While a weekend’s stay is certainly no long-term test, I can safely conclude that the 2013 Ford Fusion is an excellent Accord alternative.
Nissan has a herd of crossovers–from the three-row maxi-ute Pathfinder all the way down to the appropriately named super-fun, mini-ute dubbed the Juke. We recently had an opportunity to drive all of Nissan’s CUVs on a short, varied test loop at a press event in Michigan. These are all unibody, car-based vehicles, meaning they tend to have smoother rides and easier handling (and better fuel economy) compared to their bigger, heavier, truck-based body-on-frame siblings such as the Armada.
If you’re buying a CUV, big or small, Nissan has a vehicle worthy of your consideration–especially considering the brand does such a good job of competitively equipping and pricing its products.
Here’s our roundup of Nissan’s 2015 CUVs:
Rogue: Now with Eco Mode
(SL AWD tested: $29,630 base price, $32,690 with options/destination)
All new for the 2014 model year, the second-generation Rogue has held on to its title as Nissan’s best-selling crossover (and second-best seller in the Nissan lineup after the Altima), and for good reason. The Rogue cuts a stylish line and offers huge interior flexibility—you can even outfit this midsizer with an optional third row giving it seating for seven. Safety options include Nissan’s Around View Monitor, which provides a 360-degree bird’s-eye view of everything going on around the vehicle.
For 2015, the Rogue adds standard Eco mode to help get the maximum fuel economy from the 2.5-liter, 170-hp 175-lb-ft four-cylinder engine and continuously variable transmission. If there’s a downside to the Rogue, it’s that the engine can seem noisy and tends to feel like it is over-revving due to the transmission characteristics. But if your driving is steady and smooth, it won’t be as noticeable.
Pathfinder: Still carving paths of its own
(Platinum 4×4 tested: $43,100 base, $44,170 with options/destination)
Known primarily for its rugged body-on-frame chassis and rough-and-ready drivetrain and styling for two of its first three generations since its introduction in 1986, the Pathfinder returned to a unibody platform with the introduction of the 2013 model. This fourth-gen Pathfinder, which shares its chassis and powertrain with the luxury Infiniti QX60, gets a significantly better ride as a result. This is now a three-row, seven-passenger family hauler vs. its previous persona as the go-to ute for adventure seekers.
Make no mistake though: the Pathfinder remains a very capable off-roader and towing vehicle, with 4WD Lock mode and Hill Descent Control to take on the tough terrain, and a class-leading 5,000-lb towing capacity.
The Pathfinder’s suspension feels a bit sluggish, but the punchy 3.5-liter, 260-hp, 240-lb-ft V6 engine makes up for it. Beware of the pinched rear visibility—you’ll have to rely on the 360-degree cameras to “see” behind the vehicle.
Murano: Keeping it classy and plush on the inside
(Platinum AWD tested: $40,600 base, $43,955 with options/destination)
The class of the Nissan crossovers, and for good reason: The 2015 model (introduced in late 2014) is the freshest model in the Nissan CUV family and represents a huge design departure for the brand’s crossovers. Inside and out, the third-gen Murano exudes a premium feel, and refinements in the chassis and powertrain provide ample support.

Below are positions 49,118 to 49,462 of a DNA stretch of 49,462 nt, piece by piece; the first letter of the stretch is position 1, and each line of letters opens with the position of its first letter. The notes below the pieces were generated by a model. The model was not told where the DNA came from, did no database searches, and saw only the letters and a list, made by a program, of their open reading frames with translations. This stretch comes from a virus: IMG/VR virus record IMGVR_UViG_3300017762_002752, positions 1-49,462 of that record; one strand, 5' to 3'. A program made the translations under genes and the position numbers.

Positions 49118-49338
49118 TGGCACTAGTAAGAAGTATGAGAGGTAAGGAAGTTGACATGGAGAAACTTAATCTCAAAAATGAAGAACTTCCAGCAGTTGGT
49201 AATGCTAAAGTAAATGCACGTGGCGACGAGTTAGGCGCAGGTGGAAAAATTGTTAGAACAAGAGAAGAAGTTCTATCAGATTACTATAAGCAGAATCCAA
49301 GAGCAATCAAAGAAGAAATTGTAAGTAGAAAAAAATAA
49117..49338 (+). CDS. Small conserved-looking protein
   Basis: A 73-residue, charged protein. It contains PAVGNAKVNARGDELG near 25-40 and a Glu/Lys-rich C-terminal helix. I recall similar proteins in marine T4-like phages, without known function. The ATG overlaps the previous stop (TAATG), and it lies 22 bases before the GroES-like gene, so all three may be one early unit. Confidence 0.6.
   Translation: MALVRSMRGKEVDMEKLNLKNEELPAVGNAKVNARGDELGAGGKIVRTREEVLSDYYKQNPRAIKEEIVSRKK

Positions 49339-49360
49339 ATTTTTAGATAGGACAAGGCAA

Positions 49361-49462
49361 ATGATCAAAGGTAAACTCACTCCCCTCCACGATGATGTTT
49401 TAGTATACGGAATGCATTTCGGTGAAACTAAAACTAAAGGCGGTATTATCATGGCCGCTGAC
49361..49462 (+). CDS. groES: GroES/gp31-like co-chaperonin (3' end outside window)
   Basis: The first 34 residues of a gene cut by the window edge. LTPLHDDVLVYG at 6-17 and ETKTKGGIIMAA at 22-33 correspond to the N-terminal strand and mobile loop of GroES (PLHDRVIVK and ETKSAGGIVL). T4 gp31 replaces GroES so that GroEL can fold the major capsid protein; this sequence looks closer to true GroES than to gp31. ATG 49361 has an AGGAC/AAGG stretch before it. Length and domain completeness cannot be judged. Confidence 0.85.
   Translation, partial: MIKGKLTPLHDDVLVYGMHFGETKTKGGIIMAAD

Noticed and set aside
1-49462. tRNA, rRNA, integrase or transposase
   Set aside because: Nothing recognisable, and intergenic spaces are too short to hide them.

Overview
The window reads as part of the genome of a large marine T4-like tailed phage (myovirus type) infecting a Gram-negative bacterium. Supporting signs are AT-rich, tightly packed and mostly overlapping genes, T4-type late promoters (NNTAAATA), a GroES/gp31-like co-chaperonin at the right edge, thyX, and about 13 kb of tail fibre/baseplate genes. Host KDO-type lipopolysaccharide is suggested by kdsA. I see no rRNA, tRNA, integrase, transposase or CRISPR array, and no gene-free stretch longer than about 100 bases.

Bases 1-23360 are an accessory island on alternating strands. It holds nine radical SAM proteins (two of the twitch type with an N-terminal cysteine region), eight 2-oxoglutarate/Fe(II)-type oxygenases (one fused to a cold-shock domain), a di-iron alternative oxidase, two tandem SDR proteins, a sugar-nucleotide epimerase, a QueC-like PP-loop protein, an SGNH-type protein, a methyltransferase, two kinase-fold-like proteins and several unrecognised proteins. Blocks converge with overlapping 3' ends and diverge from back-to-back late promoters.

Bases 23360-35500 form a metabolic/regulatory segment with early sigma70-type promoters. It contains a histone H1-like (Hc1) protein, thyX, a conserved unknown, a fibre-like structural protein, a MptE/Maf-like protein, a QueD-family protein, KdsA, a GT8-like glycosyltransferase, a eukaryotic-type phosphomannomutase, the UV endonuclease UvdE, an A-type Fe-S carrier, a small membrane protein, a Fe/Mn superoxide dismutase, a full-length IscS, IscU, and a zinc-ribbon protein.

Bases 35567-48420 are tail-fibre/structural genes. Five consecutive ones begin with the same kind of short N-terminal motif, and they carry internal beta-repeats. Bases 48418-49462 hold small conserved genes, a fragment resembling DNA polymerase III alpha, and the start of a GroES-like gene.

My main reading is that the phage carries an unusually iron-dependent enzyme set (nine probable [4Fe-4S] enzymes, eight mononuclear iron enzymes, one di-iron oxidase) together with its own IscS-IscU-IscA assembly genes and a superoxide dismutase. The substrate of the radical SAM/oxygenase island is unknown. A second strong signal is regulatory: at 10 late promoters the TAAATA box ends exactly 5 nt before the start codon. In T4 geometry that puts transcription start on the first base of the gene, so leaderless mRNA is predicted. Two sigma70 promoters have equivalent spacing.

The variable-effort steering feels light, but provides distinct and reassuring road feel, while body roll is held in check.*
The 3.5-liter V6 is quiet and powerful, while the supporting CVT does a credible job of mimicking a seven-speed automatic. The all-new interior is particularly impressive, with the redesigned center stack offering all the right dials and knobs for easy control of audio and ventilation systems from the supportive, NASA-inspired Zero Gravity front seats.
Juke: It’s just plain awesome
(SL AWD tested: $26,940 base, $28,225 with options/destination)
Fun, fun and more fun. If you can get past the Juke’s quirky, love-it-or-hate-it appearance, which underwent a styling makeover for 2015, the underlying CUV is a blast on par with a go-kart when it comes to the driving experience. Punch up Sport mode and the steering effort stiffens and the 1.6-liter, 188-hp, 177-lb-ft turbo four comes to life, while the torque-vectoring all-wheel drive system provides reassuring traction and grippy cornering.
An option for 2015 is Color Studio, a dozen color-coordinated accessories available in eight colors to brighten everything from the roof spoiler to the floor mats. Our favorite feature in the Juke, however, remains its multi-functional center stack screen, which can display a variety of information, including cornering, acceleration and braking G forces. Love it.
*Editor’s Note: The BCC team has slightly differing opinions on the severity of the Murano’s body roll. While Bob describes it as being “in check”, I found the roll to be much more severe. Of course, this could be a completely biased opinion based on the stiff dynamics provided by my German-brand daily driver CUV. Bottom line, if you’re considering the Murano — or any of these terrific CUVs by Nissan — don’t overlook the importance of a healthy, long test drive. It’s the best way to discover if a car is truly “right” for you.
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